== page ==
The new bipolarity scenario is rooted in the growing US pressure on China and Washington’s attempt to preclude the crystallization of Beijing’s military and political might. Furthermore, the ‘China card’ is being played in the context of US domestic political competition. Regardless of who becomes the president in 2020 and 2024, the US–China confrontation will become irreversible. The trade war will undermine both countries’ economic interdependence. Washington will impose sanctions against Beijing and gradually expand their scope. China will retaliate with painful countermeasures. An arms race in Asia will pick up speed.

These processes will threaten China’s stable economic growth. Expansion of the military-industrial complex and military production will emerge as an important compensatory factor against the background of an economic slowdown. Ideologically, China will promote an alternative vision of the world system.

The advantage of the new bipolarity for Russia lies in the opportunity to reliably overcome diplomatic isolation and considerably bolster its security based on its alliance with China. The system itself may prove stable, given the high containment potential of both poles. It is easier for Russia to overcome economic pressure from the part of the US and its allies.

In an alliance with China, Russia may play the role of a junior partner. Moscow’s economic relations with China will be asymmetrical, with Russia growing more dependent.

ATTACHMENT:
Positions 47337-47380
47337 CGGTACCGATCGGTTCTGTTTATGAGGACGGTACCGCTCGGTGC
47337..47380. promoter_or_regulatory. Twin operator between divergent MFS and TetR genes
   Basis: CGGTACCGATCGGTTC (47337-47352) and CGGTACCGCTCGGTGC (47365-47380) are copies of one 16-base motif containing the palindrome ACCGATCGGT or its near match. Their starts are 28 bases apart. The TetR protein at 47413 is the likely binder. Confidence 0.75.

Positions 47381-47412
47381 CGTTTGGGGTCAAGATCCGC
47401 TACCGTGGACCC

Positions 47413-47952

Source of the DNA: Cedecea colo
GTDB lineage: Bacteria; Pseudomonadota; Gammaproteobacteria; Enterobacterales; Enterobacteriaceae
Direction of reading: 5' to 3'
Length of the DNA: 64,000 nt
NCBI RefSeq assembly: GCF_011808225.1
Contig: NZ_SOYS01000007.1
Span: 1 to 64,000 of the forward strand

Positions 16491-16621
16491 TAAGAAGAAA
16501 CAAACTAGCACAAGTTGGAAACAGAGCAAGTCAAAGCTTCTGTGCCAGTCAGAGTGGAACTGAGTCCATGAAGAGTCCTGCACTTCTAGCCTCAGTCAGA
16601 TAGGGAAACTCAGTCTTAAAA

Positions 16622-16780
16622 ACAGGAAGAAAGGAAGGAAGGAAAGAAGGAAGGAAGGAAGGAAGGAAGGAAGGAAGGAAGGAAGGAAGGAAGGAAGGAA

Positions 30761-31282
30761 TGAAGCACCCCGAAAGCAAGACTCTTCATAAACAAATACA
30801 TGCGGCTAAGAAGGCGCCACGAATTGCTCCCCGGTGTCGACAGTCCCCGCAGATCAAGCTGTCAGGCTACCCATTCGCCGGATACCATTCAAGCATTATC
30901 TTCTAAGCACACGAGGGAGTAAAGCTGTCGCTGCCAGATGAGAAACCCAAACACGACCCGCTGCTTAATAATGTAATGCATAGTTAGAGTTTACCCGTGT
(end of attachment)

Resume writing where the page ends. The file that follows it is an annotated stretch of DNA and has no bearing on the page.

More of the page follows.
A New Anarchy

The defining feature of this scenario is that it can come about by virtue of a whole range of unpredictable events, like military incidents, cyberattacks, man-made disasters, terrorist attacks, religious conflicts, etc.

However, it implies just one outcome, which is a major international conflict involving leading world powers and a wide array of armaments, which will affect a large number of countries, negatively impact the world economy and carry dramatic consequences for the future balance of power in the world.

At a minimum, several possible forms can be considered, that this catastrophic scenario might take. In the new anarchy scenario, all players pay a price. In case of a nuclear conflict, the losses threaten to be irreparable. Even a major conventional conflict will paralyze the world economy, finance, transport, and other crucial infrastructure. The onset of each of these options is probable but it is unlikely that they will develop into an uncontrolled disaster. Obviously, numerous other options are possible as well.

Undoubtedly, all four scenarios are “ideal types”. Many other options are possible as well. But it is important to recognize that the anarchy scenario can follow any of the three other alternatives, liberal order, new multipolarity, or new bipolarity.

These scenarios are not mutually exclusive and can appear in succession. It seems in today’s world order that the major players lack reliable interaction mechanisms in the event that the worst-case scenario comes to pass. All sides are increasingly inclined to see containment as the best option, complete with all the ensuing consequences such as the “spiral of fear”, “Thucydides trap” and “security paradox”.

A war provoked by stupidity is quite possible in this kind of situation.